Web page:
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Troubled apartment building sold

An apartment building New Westminster’s licensing manager said was the city’s top bylaw enforcement priority in April has been sold.

But that doesn’t mean the many concerns about the building will be taken care of, says one of the complex’s residents.

The city levied fines and issued compliance orders to fix several maintenance deficiencies at 1210 Cameron St. three months ago. That’s when Acorn Canada, an advocacy group, organized a media tour of the building to demonstrate problems with the plumbing, pests, elevator, safety and the cleanliness of the building.

The apartment block was owned by the Sahota family’s Waterfront Developments. Last week, Mainstreet Equity Corp. of Calgary took over ownership of the building, along with another Sahota block across the street at 1211 Cameron.

New Westminster licensing manager Keith Coueffin said the previous owners provided reports on the work that was being carried out, and also hired professionals to do it, at 1210 Cameron. Coueffin said the new owners have indicated they will be carrying on with the program and will submit a detailed remediation plan in a couple of weeks. He added there are also some issues with 1211 Cameron and he will be looking to clarify them with Mainstreet.

Acorn Canada, which has an office in New Westminster, says Mainstreet has a reputation for buying up buildings, renovating them and then increasing the rents to a price too high for the current residents to return.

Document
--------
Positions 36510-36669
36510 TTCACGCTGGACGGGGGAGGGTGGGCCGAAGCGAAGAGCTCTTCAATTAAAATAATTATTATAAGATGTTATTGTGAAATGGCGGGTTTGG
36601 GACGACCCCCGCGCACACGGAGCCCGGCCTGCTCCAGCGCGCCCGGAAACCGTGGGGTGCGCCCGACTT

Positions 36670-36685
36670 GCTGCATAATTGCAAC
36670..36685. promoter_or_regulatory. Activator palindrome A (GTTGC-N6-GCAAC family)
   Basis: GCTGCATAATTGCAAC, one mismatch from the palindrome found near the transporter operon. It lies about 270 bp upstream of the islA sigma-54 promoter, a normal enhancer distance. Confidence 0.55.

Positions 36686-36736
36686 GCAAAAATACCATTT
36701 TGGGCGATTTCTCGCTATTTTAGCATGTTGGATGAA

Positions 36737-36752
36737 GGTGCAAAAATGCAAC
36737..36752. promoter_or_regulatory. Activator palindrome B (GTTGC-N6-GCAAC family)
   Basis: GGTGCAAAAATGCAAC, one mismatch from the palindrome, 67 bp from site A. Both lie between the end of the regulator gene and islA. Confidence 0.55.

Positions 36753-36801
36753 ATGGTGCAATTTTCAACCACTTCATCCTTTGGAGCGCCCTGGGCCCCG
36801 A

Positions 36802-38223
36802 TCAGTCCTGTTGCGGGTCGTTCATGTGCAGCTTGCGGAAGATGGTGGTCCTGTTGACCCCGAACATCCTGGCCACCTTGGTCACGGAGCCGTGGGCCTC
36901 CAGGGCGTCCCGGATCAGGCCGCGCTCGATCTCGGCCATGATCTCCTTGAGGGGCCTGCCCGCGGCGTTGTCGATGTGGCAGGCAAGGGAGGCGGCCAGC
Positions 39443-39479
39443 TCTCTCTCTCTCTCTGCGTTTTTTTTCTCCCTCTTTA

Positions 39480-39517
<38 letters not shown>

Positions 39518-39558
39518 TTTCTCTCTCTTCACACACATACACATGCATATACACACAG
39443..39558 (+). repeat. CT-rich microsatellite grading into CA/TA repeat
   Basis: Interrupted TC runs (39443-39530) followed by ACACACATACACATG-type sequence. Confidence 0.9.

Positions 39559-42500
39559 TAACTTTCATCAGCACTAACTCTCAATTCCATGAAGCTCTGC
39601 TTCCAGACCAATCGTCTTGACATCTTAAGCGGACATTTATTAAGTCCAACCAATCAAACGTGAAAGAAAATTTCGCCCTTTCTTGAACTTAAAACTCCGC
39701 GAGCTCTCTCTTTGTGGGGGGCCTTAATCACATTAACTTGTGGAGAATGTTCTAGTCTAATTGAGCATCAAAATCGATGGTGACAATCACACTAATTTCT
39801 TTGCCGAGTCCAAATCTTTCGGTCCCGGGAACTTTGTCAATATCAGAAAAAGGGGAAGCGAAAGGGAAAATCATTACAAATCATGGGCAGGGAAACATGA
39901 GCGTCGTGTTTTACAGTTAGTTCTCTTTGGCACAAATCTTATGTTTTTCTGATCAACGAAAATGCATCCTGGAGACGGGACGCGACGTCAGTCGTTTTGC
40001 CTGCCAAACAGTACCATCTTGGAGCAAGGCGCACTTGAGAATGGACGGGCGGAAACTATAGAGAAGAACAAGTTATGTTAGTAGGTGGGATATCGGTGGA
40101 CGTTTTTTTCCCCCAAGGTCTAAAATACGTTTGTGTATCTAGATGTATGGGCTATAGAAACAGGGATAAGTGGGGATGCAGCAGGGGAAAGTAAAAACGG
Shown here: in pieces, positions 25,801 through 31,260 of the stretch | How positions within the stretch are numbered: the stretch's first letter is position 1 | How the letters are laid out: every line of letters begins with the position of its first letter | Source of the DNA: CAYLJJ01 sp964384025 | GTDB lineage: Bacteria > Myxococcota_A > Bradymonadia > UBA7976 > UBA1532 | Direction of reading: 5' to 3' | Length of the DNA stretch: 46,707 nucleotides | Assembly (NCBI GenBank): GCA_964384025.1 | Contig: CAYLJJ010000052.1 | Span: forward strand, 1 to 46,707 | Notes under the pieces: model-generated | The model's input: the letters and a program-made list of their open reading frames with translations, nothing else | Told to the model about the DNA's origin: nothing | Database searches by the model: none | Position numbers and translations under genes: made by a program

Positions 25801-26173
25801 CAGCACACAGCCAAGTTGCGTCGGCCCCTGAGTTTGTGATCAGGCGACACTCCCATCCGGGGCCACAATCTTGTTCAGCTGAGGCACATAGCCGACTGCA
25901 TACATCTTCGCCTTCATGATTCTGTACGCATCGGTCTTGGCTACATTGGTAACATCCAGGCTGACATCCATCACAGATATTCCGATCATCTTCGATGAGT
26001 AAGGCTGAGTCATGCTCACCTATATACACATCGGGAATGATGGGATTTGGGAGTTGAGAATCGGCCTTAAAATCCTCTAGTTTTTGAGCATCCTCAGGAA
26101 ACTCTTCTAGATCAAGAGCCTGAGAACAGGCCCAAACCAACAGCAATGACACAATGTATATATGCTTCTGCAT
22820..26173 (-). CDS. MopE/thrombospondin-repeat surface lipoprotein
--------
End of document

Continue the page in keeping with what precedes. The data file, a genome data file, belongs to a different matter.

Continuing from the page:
“I take an ugly building and put a lot of lipstick on it. I’m like a plastic surgeon,” Mainstreet president and CEO Bob Dhillon told The Globe and Mail in an October 2011 feature on him. “Give it a little liposuction. Some breast implants. I make this old thing look pretty.”

Acorn says if Mainstreet carries through with the same formula, New Westminster and the surrounding area will be forced to absorb 60 low-income tenants and there isn’t much of that type of rental stock available.

“That’s what we’re worried about. As it is already I’m paying the most for my rent in the building, close to $1,000,” said Mark Jones.

He moved there on Feb. 1, but had to stay in a much-smaller suite in the building because promised renovations weren’t completed.

When he did move into his new suite, although he received new laminate, paint and baseboards, there were wires sticking out, and rodents were still roaming free. He called in a pest control company himself, but “the infestation is so bad it hasn’t worked.”

“Now that Mainstreet has taken over I still want these promises to be kept,” said Jones.

While the plumbing issues that left most of the tenants without running water for more than two weeks have been corrected, Jones said there are still concerns about such things as a broken intercom, unsafe carpet, and the smell of drugs and animal waste.

“It’s not a healthy place to live in,” said Jones.

“I’d love to move, but I can’t because I’m stuck on this [one-year] lease.”

Coueffin said there are still some outstanding orders regarding pest control at 1210 Cameron, and 1211 also has some issues the city will be following up with Mainstreet.

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